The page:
Vivace was born from several passions: A passion for music, a passion for Virtual Reality, and most of all a passion for teaching others. Only one member of our team was actually familiar with conducting or had a music background, but it was the willingness of the others to learn and take interest in the subject that made Vivace great. We wanted to help those who had no experience with musical ensembles or conducting to experience something new in a fun, unique, and exciting way. Conducting and leading an orchestra is certainly difficult, but when it's done right, it's an extremely rewarding feeling. We felt that this subject could be gamified to reach a large audience, and perhaps to even help those who are preparing or practicing for actual conducting experiences.
What it does
Vivace is an HTC Vive Virtual Reality experience, which means users can actually move around in the 3D space we created. The game begins in a large concert hall with several attendees clapping, and the player will begin a tutorial on how to conduct using a baton. In real life, that user is actually holding an HTC Vive controller, but in the Virtual World it will show them in front of an orchestra, holding a baton, ready to start creating music. The tutorial consists of several lessons on tempo, movement, and how to effectively conduct. We used colored panels to show where the player should hit with their baton on certain beats, and these panels light up on their respective beats. In this sense, we made conducting into a fun rhythm game.
However, once the tutorial is over and the player was walked through the basics, we let them actually conduct real music. The panels will light up according to the beats-per-minute of actual songs, and the conductor must keep up and hit the correct panels on the correct beats in order for the music to make sense. If the user is conducting too slow, the orchestra will play very slowly and will sound distorted. If the user is conducting too fast, the music will be high-pitched and sped up. The goal is to find that "Sweet spot" where the player's beats-per-minute match that of the real song.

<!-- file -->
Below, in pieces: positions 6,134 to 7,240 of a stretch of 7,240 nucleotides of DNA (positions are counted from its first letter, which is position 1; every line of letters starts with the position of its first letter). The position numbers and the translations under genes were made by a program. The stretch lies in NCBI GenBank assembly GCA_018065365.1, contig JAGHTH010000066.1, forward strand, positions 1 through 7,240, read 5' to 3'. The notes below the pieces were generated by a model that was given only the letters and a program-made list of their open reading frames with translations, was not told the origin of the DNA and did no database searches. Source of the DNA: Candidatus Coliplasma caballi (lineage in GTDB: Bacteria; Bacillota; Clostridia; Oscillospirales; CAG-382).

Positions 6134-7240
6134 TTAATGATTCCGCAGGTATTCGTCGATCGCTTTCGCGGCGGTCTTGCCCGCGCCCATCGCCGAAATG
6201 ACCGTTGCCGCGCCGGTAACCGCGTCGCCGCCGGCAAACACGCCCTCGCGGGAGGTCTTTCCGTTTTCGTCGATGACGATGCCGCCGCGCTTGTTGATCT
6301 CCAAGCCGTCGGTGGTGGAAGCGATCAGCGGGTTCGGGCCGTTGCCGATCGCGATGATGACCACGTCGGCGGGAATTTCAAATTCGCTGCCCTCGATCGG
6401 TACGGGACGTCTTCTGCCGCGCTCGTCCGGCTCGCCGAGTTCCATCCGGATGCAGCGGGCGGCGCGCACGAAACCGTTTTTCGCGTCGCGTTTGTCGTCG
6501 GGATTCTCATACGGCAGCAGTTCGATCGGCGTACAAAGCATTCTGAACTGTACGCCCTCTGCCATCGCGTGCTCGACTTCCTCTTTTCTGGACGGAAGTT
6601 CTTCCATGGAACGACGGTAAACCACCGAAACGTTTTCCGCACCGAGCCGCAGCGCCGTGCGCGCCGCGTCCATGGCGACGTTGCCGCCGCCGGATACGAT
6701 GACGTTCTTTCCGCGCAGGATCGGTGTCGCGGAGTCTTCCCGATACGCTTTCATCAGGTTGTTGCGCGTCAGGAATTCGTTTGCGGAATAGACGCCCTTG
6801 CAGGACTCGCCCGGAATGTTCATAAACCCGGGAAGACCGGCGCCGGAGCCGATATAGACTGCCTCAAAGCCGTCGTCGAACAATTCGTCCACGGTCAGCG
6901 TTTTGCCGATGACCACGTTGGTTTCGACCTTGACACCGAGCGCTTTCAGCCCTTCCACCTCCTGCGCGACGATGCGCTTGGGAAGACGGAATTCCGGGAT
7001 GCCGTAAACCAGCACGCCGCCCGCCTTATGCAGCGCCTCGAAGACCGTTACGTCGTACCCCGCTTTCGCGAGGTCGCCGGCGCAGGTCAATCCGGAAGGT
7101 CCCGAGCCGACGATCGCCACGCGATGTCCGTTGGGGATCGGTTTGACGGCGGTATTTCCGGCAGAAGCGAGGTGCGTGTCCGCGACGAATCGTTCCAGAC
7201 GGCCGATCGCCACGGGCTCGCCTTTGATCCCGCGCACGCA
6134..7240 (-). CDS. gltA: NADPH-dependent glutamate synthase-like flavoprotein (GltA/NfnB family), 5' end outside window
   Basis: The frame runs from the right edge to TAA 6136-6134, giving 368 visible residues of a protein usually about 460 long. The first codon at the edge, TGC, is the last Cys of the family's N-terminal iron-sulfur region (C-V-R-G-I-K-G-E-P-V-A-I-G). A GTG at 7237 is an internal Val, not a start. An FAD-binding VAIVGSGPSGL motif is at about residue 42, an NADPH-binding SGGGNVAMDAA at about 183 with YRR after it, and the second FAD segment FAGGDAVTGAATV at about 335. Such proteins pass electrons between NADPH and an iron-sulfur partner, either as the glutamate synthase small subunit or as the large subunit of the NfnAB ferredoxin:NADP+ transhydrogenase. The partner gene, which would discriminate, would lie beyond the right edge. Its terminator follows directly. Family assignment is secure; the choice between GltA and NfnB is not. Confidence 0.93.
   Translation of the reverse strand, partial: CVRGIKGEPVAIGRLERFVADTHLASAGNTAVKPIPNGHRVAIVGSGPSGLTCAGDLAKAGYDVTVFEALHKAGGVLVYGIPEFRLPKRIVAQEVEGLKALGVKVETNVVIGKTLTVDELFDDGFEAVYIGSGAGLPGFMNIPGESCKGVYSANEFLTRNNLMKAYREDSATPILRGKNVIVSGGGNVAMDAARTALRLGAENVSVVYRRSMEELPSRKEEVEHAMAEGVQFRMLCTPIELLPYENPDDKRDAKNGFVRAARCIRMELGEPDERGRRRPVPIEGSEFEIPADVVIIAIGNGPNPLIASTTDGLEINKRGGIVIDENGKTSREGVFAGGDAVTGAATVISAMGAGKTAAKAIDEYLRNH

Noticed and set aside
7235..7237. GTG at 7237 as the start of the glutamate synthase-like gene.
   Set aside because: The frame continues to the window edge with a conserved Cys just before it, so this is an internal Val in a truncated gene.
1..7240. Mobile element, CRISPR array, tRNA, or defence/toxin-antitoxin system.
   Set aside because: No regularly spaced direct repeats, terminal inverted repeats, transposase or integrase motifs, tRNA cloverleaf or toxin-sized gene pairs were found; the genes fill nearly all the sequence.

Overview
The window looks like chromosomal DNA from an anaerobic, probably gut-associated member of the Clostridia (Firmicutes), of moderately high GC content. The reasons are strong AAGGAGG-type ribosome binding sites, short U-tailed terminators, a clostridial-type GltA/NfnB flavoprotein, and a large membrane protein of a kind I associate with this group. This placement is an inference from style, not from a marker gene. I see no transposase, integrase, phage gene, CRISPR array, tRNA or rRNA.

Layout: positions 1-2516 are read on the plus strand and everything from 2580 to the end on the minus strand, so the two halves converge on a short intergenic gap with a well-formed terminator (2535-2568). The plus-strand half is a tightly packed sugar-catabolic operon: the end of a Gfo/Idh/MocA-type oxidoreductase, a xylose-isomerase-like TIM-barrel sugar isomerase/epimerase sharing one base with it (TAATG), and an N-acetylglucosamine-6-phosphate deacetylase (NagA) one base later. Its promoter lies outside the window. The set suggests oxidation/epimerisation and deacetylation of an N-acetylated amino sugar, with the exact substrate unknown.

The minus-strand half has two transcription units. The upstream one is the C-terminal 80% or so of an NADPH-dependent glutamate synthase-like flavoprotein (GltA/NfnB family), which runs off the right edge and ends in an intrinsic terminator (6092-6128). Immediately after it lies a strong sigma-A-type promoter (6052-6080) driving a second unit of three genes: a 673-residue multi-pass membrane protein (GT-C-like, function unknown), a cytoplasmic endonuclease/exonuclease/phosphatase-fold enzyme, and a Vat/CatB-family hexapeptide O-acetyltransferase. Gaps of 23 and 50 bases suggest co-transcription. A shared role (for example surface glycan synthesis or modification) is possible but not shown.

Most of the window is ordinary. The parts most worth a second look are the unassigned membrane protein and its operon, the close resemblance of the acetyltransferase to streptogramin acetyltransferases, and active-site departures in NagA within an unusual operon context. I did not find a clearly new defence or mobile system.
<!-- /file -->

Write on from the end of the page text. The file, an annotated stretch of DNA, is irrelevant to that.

We have several songs available in this demo: Ode to Joy, Amazing Grace, Zelda's Lullaby, Mute City, and Jingle Bells. Each one is different and will offer a new challenge.
How we built it
We built Vivace using the Unity Game Engine and the HTC Vive, which means all our programming was done in C#. The 3D models (Including the concert hall and the baton) where made using Autodesk Maya.
Challenges we ran into
Vivace was not our original idea for the hackathon, and we actually only pivoted to it halfway through the event. We decided we wanted to take on a topic more lighthearted and fun than our original goal, and wanted to bring the same joy to others while also showing them a cool niche talent.
Accomplishments that we're proud of
By the end of our project, the entire team could conduct, regardless of experience! Half the fun of this project was working through it, testing it, and getting better ourselves as a proof of concept for what we were creating. Of course, being able to actually succeed at conducting was pretty rewarding too. This was also our first ever music project, which we're quite proud of since we often tackle social good projects in VR, but have never quite delved into the fine arts.
What we learned
We learned some interesting drawbacks to audio in Unity, and had to adapt our strategy several times in order to build a game that entirely revolves around accurate and on-time, though not necessarily predictable, audio queues.
What's next for Vivace
In addition to this being a fun game to spread and share with others, we truly believe this application can be used in actual ensembles to help conductors, drum majors, or directors prepare and practice their conducting. It can especially be useful to students who are just learning how to conduct!